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Index question


Index question

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sunny.tjk
sunny.tjk
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I indexed a char datatype column but my query is still doing a table scan. So, indexes can be applied only on columns with integer values? This table has 50 million rows and the column has 4 distinct values.
Chandra Sekhara Vyas Dhara
Chandra Sekhara Vyas Dhara
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Refer to the following link

http://www.mssqltips.com/sqlservertip/1793/sql-server-indexing-basics/



GilaMonster
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No, indexes can be applied to any column or set of columns under 900 bytes wide in total.

http://www.sqlservercentral.com/articles/Indexing/68439/
http://www.sqlservercentral.com/articles/Indexing/68563/
http://www.sqlservercentral.com/articles/Indexing/68636/

Your index likely isn't covering, hence it's more efficient to just scan the table.
http://sqlinthewild.co.za/index.php/2009/01/09/seek-or-scan/


Gail Shaw
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Suresh B.
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sunny.tjk (10/18/2012)
So, indexes can be applied only on columns with integer values?

If it were so, SQL Server would not have allowed you to create index on char type column.
sunny.tjk
sunny.tjk
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Suresh B. (10/18/2012)
sunny.tjk (10/18/2012)
So, indexes can be applied only on columns with integer values?

If it were so, SQL Server would not have allowed you to create index on char type column.


Actually I meant to ask if the indexes would be useful if created on char type columns.
GilaMonster
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Of course they are. Just as useful as on an int, date, decimal, numeric or any other data type that's legal for index key.

Please read the links I posted.


Gail Shaw
Microsoft Certified Master: SQL Server, MVP, M.Sc (Comp Sci)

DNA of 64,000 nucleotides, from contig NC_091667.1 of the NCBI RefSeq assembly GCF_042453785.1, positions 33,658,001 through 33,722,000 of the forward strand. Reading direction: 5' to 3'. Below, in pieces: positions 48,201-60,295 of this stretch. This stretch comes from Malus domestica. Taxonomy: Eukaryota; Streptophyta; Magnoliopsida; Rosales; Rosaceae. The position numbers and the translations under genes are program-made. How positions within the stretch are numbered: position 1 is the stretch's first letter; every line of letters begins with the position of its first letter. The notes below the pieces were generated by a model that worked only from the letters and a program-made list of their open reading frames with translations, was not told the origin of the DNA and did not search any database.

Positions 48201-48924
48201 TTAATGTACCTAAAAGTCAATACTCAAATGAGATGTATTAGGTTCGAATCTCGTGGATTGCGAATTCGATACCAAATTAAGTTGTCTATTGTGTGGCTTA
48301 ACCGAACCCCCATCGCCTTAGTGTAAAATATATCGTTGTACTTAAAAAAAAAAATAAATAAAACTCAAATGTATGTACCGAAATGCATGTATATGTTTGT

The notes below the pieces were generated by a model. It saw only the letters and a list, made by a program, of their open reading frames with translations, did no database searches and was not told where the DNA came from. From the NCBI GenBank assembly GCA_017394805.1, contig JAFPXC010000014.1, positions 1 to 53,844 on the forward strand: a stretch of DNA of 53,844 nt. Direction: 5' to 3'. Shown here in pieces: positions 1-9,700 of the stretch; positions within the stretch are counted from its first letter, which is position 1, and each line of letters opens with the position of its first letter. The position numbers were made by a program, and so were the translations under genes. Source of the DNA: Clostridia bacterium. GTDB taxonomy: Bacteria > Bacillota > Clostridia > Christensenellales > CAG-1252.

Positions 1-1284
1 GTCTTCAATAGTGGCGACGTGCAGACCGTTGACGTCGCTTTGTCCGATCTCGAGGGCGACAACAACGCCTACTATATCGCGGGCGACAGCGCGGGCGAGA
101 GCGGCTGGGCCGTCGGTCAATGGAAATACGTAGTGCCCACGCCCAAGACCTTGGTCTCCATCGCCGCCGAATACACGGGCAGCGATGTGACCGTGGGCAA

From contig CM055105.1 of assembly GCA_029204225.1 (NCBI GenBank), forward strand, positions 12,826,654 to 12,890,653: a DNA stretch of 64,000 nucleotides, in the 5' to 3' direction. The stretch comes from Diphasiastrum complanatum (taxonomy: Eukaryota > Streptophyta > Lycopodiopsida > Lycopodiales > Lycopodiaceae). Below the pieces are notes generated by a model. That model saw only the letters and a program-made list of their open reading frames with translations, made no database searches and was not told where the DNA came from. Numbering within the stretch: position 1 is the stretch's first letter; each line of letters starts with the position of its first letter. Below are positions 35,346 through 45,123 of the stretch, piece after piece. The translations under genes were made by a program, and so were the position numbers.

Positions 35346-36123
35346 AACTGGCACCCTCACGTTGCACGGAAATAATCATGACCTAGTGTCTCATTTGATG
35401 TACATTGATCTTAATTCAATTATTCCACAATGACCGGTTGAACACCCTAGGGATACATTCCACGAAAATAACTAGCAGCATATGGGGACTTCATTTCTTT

SQL In The Wild: Discussions on DB performance with occasional diversions into recoverability

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sunny.tjk
sunny.tjk
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GilaMonster (10/18/2012)
Of course they are. Just as useful as on an int, date, decimal, numeric or any other data type that's legal for index key.

Please read the links I posted.


Got it, Gail. I'll go ahead and read them.
Thanks a lot.
John Mitchell-245523
John Mitchell-245523
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Nobody has so far commented on the four distinct values in your column. In one of Gail's articles that you're about to read, it says this:

It usually works out that the number of rows where the optimiser decides that key/RID lookups are too expensive is somewhere around 0.5%-1% of the total rows in the table


Therefore your index isn't likely to be very useful, unless the four values are massively unevenly distributed, or unless the index can be used as a covering index.

John
Gail Wanabee
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sunny.tjk (10/18/2012)
I indexed a char datatype column but my query is still doing a table scan. So, indexes can be applied only on columns with integer values? This table has 50 million rows and the column has 4 distinct values.


The cardinality of that non-clustered index containing only that one column is very low so it is not particularly useful. As someone pointed it, it would be best if it was part of an INCLUDE clause in another index to create a covered index. However, performing a full table scan on the clustered index can be really expensive. If that index is your only criterion for data selection, it would be more resource efficient if the Query Optimizer performed a full non-clustered index scan than a full clustered index scan.

You can force the Query Optimizer to use your index by using a table hint:
"SELECT <column names> FROM <table name> WITH (INDEX(<index name>Wink)"

Try this and see if it reduces your query execution time.
SpringTownDBA
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If you're on enterprise edition, 4 filtered indexes (1 for each distinct value) might be your best bet.
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